Culture

Kanji Cheat Sheets

Kanji Cheat Sheets
Kanji Cheat Sheet: Figuring out the Buttons on a Japanese Toilet
June 16, 2020

Although originally developed in Europe, high tech bidet toilets have become a kind of symbol of Japan. While you’ll occasionally find the old-school squat toilets, the “super toilet” or a washlet as it’s sometimes called, has nearly become the de facto standard. In 2016, Japanese consumer surveys estimated that 81% of households in Japan had bidet toilets installed.

Besides offering better hygiene options than standard toilets such as automatic seat cleaning and lid opening, they can come with several features such as blow dryers, massage options, and wireless control panels. I personally won’t even sign for an apartment I like without a bidet installed because once you try one, you can never go back.

First of all, though, you’ll need to know what kanji to look for in Japan when nature calls.

EnglishJapaneseRomaji
Bathroomお手洗いotearai
Toiletトイレtoire

Bidet as it may

Recently, Japanese toilet manufacturers have started rolling out tourist-friendly bidets. The iconography of toilet control panels has been unified, and English wording is becoming more frequent. Nevertheless, you’ll still find plenty of toilets with Japanese only. The last thing you want to do is to accidentally blast your backdoor with a jet stream of cold water because you couldn’t understand the kanji.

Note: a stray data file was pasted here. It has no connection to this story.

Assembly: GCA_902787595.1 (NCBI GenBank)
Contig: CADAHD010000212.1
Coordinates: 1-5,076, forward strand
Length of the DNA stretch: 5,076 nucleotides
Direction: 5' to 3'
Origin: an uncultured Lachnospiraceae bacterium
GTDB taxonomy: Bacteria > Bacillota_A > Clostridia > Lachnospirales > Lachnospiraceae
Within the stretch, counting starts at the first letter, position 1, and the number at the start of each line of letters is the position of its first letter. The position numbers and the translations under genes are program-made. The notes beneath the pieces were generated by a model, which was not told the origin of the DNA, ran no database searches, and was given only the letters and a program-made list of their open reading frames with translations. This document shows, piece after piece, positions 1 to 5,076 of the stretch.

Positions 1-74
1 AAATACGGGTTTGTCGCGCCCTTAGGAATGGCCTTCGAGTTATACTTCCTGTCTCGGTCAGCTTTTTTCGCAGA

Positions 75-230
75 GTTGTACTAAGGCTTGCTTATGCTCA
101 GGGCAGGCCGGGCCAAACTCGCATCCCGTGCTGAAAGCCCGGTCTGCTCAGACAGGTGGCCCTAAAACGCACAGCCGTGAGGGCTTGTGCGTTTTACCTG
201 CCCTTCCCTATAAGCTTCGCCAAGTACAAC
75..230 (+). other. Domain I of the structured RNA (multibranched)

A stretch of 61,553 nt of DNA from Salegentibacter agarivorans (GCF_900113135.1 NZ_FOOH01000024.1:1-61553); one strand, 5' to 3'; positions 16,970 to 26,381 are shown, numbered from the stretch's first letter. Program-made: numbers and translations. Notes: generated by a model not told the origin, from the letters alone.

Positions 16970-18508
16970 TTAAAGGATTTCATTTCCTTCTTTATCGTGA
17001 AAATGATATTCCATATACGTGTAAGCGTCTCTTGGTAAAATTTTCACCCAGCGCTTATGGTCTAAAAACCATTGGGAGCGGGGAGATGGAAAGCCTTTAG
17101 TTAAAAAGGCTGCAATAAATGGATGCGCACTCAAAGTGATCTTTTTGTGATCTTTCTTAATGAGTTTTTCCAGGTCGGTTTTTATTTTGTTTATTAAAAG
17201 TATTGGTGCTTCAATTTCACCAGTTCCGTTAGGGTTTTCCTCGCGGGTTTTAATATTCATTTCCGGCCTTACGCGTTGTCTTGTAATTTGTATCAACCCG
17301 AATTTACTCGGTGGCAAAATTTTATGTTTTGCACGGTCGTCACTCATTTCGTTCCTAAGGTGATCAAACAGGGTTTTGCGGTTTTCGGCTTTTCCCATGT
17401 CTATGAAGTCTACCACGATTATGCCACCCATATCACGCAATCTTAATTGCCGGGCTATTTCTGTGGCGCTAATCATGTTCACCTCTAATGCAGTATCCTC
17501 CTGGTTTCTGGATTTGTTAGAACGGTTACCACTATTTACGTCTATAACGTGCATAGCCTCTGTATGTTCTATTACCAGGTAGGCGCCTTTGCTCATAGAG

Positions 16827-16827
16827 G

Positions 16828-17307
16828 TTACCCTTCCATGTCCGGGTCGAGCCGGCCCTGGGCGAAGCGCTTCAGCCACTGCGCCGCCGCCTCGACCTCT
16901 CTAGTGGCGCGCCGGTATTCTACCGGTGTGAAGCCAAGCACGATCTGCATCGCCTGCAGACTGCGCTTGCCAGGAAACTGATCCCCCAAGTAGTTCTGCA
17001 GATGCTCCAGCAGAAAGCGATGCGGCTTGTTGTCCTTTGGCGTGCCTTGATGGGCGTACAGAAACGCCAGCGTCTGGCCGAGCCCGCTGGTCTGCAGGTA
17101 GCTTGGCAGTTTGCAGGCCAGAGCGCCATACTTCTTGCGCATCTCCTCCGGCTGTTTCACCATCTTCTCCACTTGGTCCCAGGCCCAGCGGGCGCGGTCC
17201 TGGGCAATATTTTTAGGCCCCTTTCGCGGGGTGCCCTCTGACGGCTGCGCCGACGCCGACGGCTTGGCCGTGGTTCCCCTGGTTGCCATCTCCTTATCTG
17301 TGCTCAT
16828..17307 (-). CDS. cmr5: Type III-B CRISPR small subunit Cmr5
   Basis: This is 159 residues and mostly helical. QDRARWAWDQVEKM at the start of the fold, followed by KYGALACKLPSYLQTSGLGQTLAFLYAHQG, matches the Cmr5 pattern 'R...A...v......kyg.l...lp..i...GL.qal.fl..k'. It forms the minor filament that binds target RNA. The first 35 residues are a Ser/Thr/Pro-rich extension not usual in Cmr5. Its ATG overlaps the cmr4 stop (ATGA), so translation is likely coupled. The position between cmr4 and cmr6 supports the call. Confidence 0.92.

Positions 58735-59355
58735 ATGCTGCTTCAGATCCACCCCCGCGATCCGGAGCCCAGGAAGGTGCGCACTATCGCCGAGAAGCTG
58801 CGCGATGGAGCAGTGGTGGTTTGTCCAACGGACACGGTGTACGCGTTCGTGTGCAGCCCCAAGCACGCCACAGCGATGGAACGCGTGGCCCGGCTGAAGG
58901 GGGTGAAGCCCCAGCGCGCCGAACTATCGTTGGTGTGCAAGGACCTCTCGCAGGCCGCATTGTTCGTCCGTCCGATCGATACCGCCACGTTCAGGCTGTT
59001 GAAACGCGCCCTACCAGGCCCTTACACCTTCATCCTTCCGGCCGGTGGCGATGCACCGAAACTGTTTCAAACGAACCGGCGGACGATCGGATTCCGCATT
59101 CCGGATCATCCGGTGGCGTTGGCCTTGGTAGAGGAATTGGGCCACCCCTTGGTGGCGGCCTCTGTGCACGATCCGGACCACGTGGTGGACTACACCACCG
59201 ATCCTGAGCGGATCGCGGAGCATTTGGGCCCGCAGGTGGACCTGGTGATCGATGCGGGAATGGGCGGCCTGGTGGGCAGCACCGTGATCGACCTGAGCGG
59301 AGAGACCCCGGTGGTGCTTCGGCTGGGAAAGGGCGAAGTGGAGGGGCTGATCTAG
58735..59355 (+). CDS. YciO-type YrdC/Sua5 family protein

So that you don’t stress yourself out while doing your business, we’ve gathered the most common kanji you’ll find on a Japanese toilet’s control panel.

EnglishJapaneseRomaji
Flush流すnagasu
Big Flush大(流す)dai(nagasu)
Small Flush小(流す)shou(nagasu)
Dry乾燥kansou
Butt Showerおしりoshiri
Water Pressure水勢suisei
Modesty Sound音姫otohime
Bidetビデbide
Deodorization脱臭dasshū
Toilet Seat便座benza
Water Temperature温水onsui
High/ Low高/低kou/ tei
Nozzle Positionノズル位置nozuru ichi
Front/ Rear前/後mae/ ushiro
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